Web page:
What is a country kitchen?

During World War II, German troops called their field kitchens “Gulaschkanone” or goulash cannons.

A field kitchen is a truck or trailer equipped to prepare and serve food to soldiers while they are in the field. Using various types of fuel, from diesel to coal, to heat food, a field kitchen is able to serve many types of hot food to those who might not otherwise be able to get hot food. A throwback to the food wagon that provided cowboys with meals, a field kitchen offers comfort and camaraderie to soldiers who often spent a lot of time outdoors in the elements.

A country kitchen has its roots in the chuckwagons that used to feed cowboys.

Reported as one of the most frustrating and demoralizing aspects of spending time in the field for a soldier is the lack of fresh, hot food. The country kitchen was initially designed as a small horse-drawn wagon. Using wood, coal or coal oil as fuel, mobile kitchens served stews and soups to hungry soldiers. One of the cons of having a field kitchen nearby was the smoke that often filled the sky over the wagon. Enemy artillery would normally focus fire on the area near the smoke, inflicting injuries on those trying to eat some hot food.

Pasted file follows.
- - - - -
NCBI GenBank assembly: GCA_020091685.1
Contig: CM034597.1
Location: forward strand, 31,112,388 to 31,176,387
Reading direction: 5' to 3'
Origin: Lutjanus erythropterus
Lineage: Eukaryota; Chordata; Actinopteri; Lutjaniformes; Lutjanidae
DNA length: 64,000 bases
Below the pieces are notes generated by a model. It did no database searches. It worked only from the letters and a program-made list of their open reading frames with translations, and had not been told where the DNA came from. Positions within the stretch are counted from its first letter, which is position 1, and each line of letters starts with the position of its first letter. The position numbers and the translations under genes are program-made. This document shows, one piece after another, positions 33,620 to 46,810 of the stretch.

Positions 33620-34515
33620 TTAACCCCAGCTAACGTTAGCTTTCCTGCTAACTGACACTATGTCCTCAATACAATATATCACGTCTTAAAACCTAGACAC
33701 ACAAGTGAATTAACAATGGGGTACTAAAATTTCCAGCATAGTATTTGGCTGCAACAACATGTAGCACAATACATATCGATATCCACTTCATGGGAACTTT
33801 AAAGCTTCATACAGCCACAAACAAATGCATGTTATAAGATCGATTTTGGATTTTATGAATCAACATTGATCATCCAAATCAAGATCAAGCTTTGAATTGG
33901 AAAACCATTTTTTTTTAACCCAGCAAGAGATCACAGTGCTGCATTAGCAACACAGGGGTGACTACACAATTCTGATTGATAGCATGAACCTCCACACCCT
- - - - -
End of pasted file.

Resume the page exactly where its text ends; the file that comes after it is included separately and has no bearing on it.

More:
Field kitchens are designed to provide hot meals to soldiers in the field.

World War II saw the evolution of the field kitchen moving from a small trailer to a truck-based design. As a self-contained unit, the field kitchen is a much more mobile unit, able to move around in the blink of an eye. The truck-style galley is capable of moving back and forth from the front lines to the rear to be resupplied, providing food, water and coffee to soldiers serving in forward areas. In some locations, kitchen trucks also carried new socks and, occasionally, gloves, boots, and other equipment. Ammunition was not carried in the trucks for fear of making them a high priority target for enemy snipers and artillery.

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English troops during World War II used mobile kitchens to serve tea and boost morale. Many armies have nicknamed their respective field kitchens. German troops called the field kitchens that provided hot food “Gulaschkanone” or goulash cannons. This was due to the chimney’s resemblance to the gun when tilted downwards for travel. US troops often refer to their kitchens as soup cans or mess trucks.

The field kitchen used to travel with a mobile shower truck. This gave the soldier the opportunity to eat and bathe. Many of the kitchen trucks also provided mess kits and rations that the soldier could carry with him and eat in the field.

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